Fire Ants Still
There you are
wandering around your yard when all of a sudden, bam! your feet feel like they are on
fire. You look down and see hundreds of fire ants injecting their venom into you and
thoughts of grabbing the gas can and torching their mounds sounds like a reasonable idea.
Well hold on there, you can't do that. It is way too dangerous. Try
some of these ecological controls instead.
One of the most effective new biological fire ant treatments is a
nematode, Neoaplectana carpocapsae. In trials, one application of
these critters had inactivated about 80% of treated mounds in 90 days. You may be
able to find this control at feed & tack stores or garden supply centers.
Another control said to be successful is to mix together one gallon of
orange or grapefruit juice, 2 gallons of water and a dash of dish soap or peppermint soap
and dump it on the mounds on a sunny but cool day.
Prevention / Sanitation and Habitat Reduction should not be
overlooked. Remove mulch, food sources (especially cooking oils and grease),
garbage, manure, fruits and nuts, debris, pieces of lumber, old equipment, weeds and
grass; elevate bee hives; caulk and seal or fill with aerosol foam insulation all open
voids, cracks, crevices (in houses, barns, etc.); quickly remove dead animals and hay
bales; regularly mow and trim; where you want to keep them out, lightly dust their
possible entrances with talcum powder, medicated body powder or Comet® or smear petroleum
jelly or Tanglefoot® where you want to capture them and prevent their entry. You
can also use WD40 or vacuum up fire ants where it is not safe to
use hot water or other controls.
Natural diatomaceous earth with pyrethrin, e.g.,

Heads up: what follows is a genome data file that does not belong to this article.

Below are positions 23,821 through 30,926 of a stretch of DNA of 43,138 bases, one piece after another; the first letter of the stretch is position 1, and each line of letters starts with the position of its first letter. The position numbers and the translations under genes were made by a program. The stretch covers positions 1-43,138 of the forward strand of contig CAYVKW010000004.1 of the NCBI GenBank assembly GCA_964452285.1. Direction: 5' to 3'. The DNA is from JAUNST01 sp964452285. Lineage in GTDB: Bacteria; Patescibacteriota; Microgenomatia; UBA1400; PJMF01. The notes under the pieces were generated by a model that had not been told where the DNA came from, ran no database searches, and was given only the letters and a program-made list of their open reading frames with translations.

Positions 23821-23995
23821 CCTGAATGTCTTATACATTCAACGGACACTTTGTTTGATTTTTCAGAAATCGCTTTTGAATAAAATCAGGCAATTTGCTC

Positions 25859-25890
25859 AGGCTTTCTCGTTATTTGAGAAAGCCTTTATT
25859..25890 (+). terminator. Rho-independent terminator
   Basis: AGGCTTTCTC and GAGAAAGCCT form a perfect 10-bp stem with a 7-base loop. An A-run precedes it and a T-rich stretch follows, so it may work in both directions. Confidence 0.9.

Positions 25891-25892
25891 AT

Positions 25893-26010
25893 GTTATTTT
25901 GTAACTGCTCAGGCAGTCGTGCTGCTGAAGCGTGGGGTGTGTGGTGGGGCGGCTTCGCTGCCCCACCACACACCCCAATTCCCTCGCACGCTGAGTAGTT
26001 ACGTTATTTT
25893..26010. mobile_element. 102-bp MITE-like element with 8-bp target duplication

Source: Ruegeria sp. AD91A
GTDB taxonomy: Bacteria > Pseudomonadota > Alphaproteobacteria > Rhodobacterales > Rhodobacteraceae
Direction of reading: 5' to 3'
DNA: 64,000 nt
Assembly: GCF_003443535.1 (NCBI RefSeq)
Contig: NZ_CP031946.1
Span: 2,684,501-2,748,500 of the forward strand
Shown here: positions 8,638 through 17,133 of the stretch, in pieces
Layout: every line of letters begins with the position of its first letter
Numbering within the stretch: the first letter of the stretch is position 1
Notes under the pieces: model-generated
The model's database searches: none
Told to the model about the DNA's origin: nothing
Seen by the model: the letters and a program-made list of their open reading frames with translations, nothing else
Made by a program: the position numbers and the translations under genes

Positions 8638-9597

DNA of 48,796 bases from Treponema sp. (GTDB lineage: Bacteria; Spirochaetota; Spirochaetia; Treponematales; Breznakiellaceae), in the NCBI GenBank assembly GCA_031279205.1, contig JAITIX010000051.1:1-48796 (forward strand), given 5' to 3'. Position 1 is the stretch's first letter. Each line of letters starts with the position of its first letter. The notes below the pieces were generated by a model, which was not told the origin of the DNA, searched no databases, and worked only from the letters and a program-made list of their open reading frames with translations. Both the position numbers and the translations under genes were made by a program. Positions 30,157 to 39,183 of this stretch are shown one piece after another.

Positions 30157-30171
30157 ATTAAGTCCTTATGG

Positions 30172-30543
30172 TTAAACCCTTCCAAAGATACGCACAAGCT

Perma-Guard® can be dumped around
fire ant nests to control them. The diatomaceous earth supposedly scratches the
ants' exoskeletons and dehydrates them while the pyrethrin is a natural poison which works
to help put out the ants' fire.
A home brewed poison of sugar, ammonia and pine oil mixed 1 oz. to a gallon and
then poured directly on the nest is said to work.
Boiling up a large pot of soapy water (3 - 4 oz. liquid dish or peppermint soap per
gallon for a total of 3 - 4 gallons) with one or all of these ingredients: Vitamin C,
ascorbic and citric acid, orange juice, pine oil, citrus oils, sugar, white vinegar and
ammonia and pouring the mixture on each nest in the yard, repeated daily as needed, is
said to be effective also. The oils in citrus peels are very effective on ants that
contact them - but they break down quickly, so cover the nests well with them.
10% sugar and 1% boric acid or borax liquid baits left for the ants to consume may
eventually work but this method may take 3 - 4 months to obtain control.
Also try sliced raw fish soaked in a 5% - 10% boric acid bath for 10 minutes. Or
bacon grease which has 1% boric acid or borax liquid added. Do not apply these baits
if the ants are not actively foraging.